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Challenges faced by the women enterprise fund in kenya

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Challenges faced by the women enterprise fund in kenya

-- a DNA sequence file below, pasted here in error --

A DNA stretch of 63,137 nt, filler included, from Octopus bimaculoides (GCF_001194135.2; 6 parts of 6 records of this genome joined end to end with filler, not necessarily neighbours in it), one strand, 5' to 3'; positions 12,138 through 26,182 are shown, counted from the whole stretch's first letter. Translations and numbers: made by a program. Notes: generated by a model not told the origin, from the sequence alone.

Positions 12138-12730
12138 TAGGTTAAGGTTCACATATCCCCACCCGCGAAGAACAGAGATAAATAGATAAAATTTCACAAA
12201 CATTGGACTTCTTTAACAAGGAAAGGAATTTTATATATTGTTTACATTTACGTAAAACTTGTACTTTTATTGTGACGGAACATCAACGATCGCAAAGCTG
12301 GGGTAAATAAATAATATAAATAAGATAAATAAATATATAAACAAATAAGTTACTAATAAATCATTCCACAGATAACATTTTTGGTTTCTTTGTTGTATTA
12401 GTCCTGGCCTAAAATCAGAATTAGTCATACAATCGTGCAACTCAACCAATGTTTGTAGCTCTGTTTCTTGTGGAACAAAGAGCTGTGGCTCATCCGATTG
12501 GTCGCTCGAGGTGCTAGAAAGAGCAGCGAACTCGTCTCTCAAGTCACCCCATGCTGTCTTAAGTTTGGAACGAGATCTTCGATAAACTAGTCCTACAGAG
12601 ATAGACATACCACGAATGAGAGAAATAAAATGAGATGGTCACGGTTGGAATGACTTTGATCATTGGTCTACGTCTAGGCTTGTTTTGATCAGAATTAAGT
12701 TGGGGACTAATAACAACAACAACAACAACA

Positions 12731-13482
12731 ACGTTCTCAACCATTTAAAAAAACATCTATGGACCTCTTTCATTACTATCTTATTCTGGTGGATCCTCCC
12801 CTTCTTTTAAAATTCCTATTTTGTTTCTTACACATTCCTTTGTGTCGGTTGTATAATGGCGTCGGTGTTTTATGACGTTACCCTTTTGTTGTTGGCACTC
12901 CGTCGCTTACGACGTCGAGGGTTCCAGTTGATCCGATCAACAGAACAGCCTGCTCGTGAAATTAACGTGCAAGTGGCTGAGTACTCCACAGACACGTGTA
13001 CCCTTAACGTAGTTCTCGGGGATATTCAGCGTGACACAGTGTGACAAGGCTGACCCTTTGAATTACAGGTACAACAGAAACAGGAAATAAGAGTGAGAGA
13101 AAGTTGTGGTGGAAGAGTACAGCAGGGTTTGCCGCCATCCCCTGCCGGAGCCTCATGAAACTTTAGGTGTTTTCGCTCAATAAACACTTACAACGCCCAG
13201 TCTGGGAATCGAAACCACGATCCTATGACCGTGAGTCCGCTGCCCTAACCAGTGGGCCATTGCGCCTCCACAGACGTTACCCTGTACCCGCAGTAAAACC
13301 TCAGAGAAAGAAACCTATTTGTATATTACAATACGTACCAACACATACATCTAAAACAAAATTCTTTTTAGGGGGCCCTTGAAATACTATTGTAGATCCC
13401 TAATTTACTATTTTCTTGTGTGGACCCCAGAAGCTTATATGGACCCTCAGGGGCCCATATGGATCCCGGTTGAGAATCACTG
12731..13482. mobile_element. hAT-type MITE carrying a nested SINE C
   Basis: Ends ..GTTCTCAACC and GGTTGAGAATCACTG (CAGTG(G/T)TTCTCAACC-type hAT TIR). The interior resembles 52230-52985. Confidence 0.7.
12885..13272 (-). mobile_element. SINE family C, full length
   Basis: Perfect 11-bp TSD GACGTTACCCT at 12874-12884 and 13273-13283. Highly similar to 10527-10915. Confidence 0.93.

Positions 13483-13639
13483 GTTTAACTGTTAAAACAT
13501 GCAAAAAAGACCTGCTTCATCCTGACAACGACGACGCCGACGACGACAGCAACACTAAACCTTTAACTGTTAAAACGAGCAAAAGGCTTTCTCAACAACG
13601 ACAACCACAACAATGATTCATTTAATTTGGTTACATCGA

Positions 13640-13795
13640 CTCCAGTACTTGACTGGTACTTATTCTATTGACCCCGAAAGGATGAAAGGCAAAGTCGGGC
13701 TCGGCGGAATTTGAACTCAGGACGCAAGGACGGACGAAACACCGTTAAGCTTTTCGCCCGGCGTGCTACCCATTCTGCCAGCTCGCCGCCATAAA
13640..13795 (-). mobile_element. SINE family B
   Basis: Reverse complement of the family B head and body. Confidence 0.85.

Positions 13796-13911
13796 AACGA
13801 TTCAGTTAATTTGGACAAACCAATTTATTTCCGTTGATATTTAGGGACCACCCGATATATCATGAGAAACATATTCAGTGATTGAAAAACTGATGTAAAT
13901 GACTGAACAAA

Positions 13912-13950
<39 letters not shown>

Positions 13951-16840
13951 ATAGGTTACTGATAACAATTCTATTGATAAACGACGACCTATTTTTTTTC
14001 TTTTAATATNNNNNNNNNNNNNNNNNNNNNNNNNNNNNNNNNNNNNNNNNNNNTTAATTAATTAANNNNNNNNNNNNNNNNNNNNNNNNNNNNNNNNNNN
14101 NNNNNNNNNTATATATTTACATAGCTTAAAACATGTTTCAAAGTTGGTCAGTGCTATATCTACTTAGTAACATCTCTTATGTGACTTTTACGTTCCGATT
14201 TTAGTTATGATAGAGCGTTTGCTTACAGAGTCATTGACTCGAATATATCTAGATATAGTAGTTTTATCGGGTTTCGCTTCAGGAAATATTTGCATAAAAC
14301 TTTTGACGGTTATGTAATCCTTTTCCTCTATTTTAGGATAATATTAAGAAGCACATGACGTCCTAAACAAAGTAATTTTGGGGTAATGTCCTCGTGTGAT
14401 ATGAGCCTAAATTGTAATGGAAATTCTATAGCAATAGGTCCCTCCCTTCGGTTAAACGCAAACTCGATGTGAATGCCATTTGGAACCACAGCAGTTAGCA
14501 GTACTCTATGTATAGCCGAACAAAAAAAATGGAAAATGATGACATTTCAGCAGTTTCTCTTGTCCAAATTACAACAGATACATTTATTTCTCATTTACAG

1. 1. Research on Humanities and Social Sciences www.iiste.org ISSN (Paper)2224-5766 ISSN (Online)2225-0484 (Online) Vol.4, No.14, 2014 20 Challenges Faced by the Women Enterprise Fund in Kenya A Survey of Hamisi Constituency, Vihiga County- Kenya Alice Kadurenge Ijaza Stanley Godia Secondary School-Givogi, P.O. Box, 6 Serem. Kenya Prof. Samson Wokabi Mwangi, PhD. Department of Peace Security and Social Studies, Egerton Univesity , P.O. Box 536, 20115 Egerton, Kenya Dr. Kibet A. Ng’etich, PhD. Department of Peace, Securuty and Social Studies, Egerton University, Kenya., P.O. Box 536, 20115 Egerton Kenya. Abstract Access to microcredit has been identified as a principal element for micro entrepreneurs to succeed in their drive to build productive capacity, to create jobs and contribute to poverty alleviation in developing countries. However access to finance for the rural poor especially women has not been easy. This is because women in Kenya experience social and economic discrimination because of the patriarchal nature of the Kenyan society. The Kenyan government acknowledges that women have not been at par with their male counterparts and therefore special provisions have been made for gender mainstreaming. To stimulate economic activity and growth, and to ultimately reduce unemployment, the Kenyan government has placed emphasis in the development and expansion of microenterprise, more specifically the women run enterprises. This has been made possible with the introduction of the women enterprise fund. This study therefore sought to establish the challenges faced by women who access the women enterprise fund. The survey research conducted in Hamisi constituency used interview schedules to collect data from 145 respondents. The data was analyzed both qualitatively and quantitatively and presented through frequency tables and percentages. The study found out that WEF faced numerous challenges both at the lender and borrower level. This affected the effectiveness of the fund. This study concluded that the challenges faced need to be addressed to enhance the effectiveness of the programme. It recommends the WEF should increase loan sizes, improve staffing, work out ways of providing individual loans though group lending and sensitize men to get involved. Keywords: Constituency women enterprise scheme (C-WES), Microcredit, Microenterprise, Revolving loan fund. I Introduction Women entrepreneurship plays a critical role in the economic development of societies. In its smallest manifestation, it enhances livelihoods within the family while on larger and deeper levels, national wealth accrues. However, for long women entrepreneurs have low business performance compared to their male counterparts. This has been attributed to factors such as lack of credit, saving, education or training and social capital [1]. The introduction of microfinance institutions in the developing countries targeted groups that were poorer and in particular, income generating micro and medium sized enterprises. Kenya is among developing countries which faces similar problems. Microfinance, which emerged in response to the failure of the formal financial system to reach the poor, has been successful in reaching poor women through innovative measures to address gender- specific constraints. Special fund concept that includes microfinance and the women enterprise fund were borne to bridge the gap. Since its inception micro financing institutions who are among special fund agents have disbursed substantial amounts of money in the form of credit to specialized categories of which WEF is part [2]. The Government of Kenya’s introduction of the women enterprise fund was geared towards creating affordable access to finance for Kenya’s women facing difficulties accessing existing micro finance institutions (MFIs) and banks. It is a step towards ensuring that funds reach the marginalized populations. Women form part of this marginalized population. Microcredit is firmly associated with the poor women who are the principal borrowers and therefore the principal beneficiaries of such programmes. This study was motivated by the fact that despite the creation of access to microcredit for women, it is believed that they still face challenges as they utilize microcredit. It is against this background that this study was carried out. II Problem Analysis Many developing countries are turning to microfinance services institutions for an array of financial services, most common being microcredit. This is because access to sustainable financial services enables enterprise owners to finance income, build assets, and reduce their vulnerability to external shocks. Finding start up finance